Figure 9a: 'stem' plot of R (z) and U (z) closed loop Figure 9b: 'stairs' plot of R (z) and U (z) closed loop
As stated earlier, great care has to be taken while choosing the sampling time T as a very small sampling time utilizes greater memory space and increases simulation time while a large enough sampling time might drive the closed loop system to instability. The point of instability of the closed loop system between R (z) and Y (z) was determined as 1.2372 seconds by adequately tuning the sampling time and the poles of the closed loop system also determined at this point as P1 = 0.4235, P2 = -0.4693 + 0.8832i and P3 = -0.4693 - 0.8832i with magnitudes 0.4235, 1.0001 and 1.0001 respectively signifying instability as the magnitude of two poles is greater than unity. Therefore, it can be concluded that the closed loop system should not be sampled at a sampling time of greater than 1.2372 seconds as the system becomes unstable at a higher sampling time (i.e. Tsampling Ë‚ 1.2372 seconds). The step response plot of the closed loop system between R (z) and Y (z) at this point of instability using the 'stem' command and the 'stairs' command is shown in figures 10a and 10b.
Figure 10a: 'stem' plot of R (z) and Y (z) closed loop Figure 10b: 'stairs' plot of R (z) and Y (z) closed loop
The following conclusions can be made from the enumerated results.
The frequency of a discrete-time signal is dependent on the sampling time interval utilized during sampling of the original continuous-time signal.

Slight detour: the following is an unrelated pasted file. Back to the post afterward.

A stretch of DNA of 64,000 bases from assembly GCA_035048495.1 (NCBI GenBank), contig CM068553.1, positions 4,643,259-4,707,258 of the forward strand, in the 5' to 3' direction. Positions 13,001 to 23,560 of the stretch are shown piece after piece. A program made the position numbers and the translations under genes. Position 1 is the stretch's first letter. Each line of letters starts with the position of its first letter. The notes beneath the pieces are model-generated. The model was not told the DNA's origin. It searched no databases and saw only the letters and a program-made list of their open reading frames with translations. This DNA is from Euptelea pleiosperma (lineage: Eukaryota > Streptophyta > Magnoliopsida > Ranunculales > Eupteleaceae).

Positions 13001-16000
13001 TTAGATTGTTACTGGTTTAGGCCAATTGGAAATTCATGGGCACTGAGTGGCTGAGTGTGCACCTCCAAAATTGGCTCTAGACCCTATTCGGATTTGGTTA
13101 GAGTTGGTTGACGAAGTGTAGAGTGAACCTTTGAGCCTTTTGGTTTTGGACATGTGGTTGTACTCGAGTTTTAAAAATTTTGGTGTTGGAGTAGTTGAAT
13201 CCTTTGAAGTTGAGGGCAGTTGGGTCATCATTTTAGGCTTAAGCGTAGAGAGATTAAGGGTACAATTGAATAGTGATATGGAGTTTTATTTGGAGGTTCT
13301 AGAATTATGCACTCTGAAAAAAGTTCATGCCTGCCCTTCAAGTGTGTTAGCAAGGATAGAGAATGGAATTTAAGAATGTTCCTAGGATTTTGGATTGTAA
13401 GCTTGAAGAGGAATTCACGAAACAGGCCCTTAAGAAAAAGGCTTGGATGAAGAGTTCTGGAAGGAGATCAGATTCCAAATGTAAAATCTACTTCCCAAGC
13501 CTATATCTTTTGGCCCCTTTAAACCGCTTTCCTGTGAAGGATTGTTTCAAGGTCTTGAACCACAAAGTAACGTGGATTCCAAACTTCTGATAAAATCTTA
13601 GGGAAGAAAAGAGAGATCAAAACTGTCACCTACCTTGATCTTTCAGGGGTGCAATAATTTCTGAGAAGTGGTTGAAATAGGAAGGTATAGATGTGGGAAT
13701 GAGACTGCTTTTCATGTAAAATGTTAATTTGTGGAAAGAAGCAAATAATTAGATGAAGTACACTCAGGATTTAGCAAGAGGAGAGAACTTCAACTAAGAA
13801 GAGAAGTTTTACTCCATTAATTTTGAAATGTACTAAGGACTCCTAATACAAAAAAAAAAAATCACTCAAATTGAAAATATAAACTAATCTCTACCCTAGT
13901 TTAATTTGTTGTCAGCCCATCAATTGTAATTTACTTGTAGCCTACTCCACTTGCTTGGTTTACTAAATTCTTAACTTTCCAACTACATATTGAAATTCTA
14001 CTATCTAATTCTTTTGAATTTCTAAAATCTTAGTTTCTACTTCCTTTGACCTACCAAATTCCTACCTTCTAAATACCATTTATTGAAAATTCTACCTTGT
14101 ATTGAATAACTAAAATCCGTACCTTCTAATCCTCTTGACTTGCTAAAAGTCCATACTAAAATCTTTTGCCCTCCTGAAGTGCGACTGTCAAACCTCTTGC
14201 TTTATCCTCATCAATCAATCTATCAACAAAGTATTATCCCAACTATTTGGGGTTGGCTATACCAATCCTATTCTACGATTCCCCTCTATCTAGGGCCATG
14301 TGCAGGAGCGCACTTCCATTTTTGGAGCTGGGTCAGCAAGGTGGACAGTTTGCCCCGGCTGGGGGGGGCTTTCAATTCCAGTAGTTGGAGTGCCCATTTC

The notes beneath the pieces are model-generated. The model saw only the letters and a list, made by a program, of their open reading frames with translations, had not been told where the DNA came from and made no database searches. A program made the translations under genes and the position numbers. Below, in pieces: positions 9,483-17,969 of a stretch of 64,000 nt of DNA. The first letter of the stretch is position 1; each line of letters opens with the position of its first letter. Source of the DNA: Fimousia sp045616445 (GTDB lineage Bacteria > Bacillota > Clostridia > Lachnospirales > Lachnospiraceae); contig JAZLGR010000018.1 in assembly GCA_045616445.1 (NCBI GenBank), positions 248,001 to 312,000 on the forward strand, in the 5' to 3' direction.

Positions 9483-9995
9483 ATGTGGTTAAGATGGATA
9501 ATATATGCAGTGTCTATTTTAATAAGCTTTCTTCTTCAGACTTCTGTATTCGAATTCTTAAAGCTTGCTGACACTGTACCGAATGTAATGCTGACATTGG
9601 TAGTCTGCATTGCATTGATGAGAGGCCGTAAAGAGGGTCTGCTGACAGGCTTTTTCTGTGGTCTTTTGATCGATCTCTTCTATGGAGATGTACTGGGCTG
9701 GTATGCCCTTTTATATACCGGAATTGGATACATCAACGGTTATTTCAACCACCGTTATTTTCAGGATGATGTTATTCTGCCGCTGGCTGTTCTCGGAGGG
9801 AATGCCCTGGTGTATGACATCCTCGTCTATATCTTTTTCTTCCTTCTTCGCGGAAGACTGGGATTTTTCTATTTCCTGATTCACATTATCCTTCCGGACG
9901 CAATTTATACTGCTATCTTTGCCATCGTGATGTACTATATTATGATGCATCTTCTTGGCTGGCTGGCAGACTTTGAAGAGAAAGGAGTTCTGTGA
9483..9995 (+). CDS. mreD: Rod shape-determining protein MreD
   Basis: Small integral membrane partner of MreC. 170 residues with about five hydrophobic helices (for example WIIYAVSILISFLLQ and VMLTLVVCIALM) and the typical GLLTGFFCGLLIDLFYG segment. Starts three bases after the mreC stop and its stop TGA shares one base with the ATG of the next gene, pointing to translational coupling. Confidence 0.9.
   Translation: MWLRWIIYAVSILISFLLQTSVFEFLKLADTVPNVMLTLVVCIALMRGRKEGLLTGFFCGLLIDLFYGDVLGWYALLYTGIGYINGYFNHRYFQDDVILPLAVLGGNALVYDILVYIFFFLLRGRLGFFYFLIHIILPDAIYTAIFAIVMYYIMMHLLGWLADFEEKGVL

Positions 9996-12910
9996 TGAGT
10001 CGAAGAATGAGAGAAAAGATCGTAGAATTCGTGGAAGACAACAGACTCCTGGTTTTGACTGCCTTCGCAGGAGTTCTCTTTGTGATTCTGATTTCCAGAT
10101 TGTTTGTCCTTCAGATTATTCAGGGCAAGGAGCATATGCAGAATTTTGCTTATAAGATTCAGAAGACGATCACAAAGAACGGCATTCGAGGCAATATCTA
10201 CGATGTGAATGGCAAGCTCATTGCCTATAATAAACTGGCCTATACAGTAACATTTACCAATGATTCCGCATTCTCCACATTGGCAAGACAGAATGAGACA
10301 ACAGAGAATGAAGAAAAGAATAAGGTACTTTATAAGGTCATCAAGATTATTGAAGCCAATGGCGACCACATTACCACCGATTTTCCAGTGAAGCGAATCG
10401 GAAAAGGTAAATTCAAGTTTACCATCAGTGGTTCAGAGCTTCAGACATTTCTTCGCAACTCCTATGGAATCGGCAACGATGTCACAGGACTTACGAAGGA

A discrete-time system is stable if the magnitude of each zero or poles are less than unity.
The z-transform is the discrete-time equivalent of the Laplace transform of a continuous-time signal/system and it is dependent on the sampling time T.
With a carefully chosen sampling time T, the discrete-time equivalent of a continuous-time system produces better system performance otherwise, the system model is driven into instability.
The function of the ZOH is to perform a conversion of discrete-time signal to a continuous-time signal by holding each digital sample value for the sample time so as to regenerate the original continuous-time signal .
The 'stem' command is used for displaying response results of a discrete-time system (especially for larger sampling times, since the inter-sampling time cannot be accurately evaluated with a purely discrete simulation ) while the 'stairs' is used to display the output of the ZOH, thus mimicking a continuous-time equivalent of a discrete-time system.
Dr Benjamin Chong. 2010. Chapter 8, Digital Control.
Dr Benjamin Chong. 2010. ELEC5570 - Laboratory 4: Discrete Time System and Digital Control.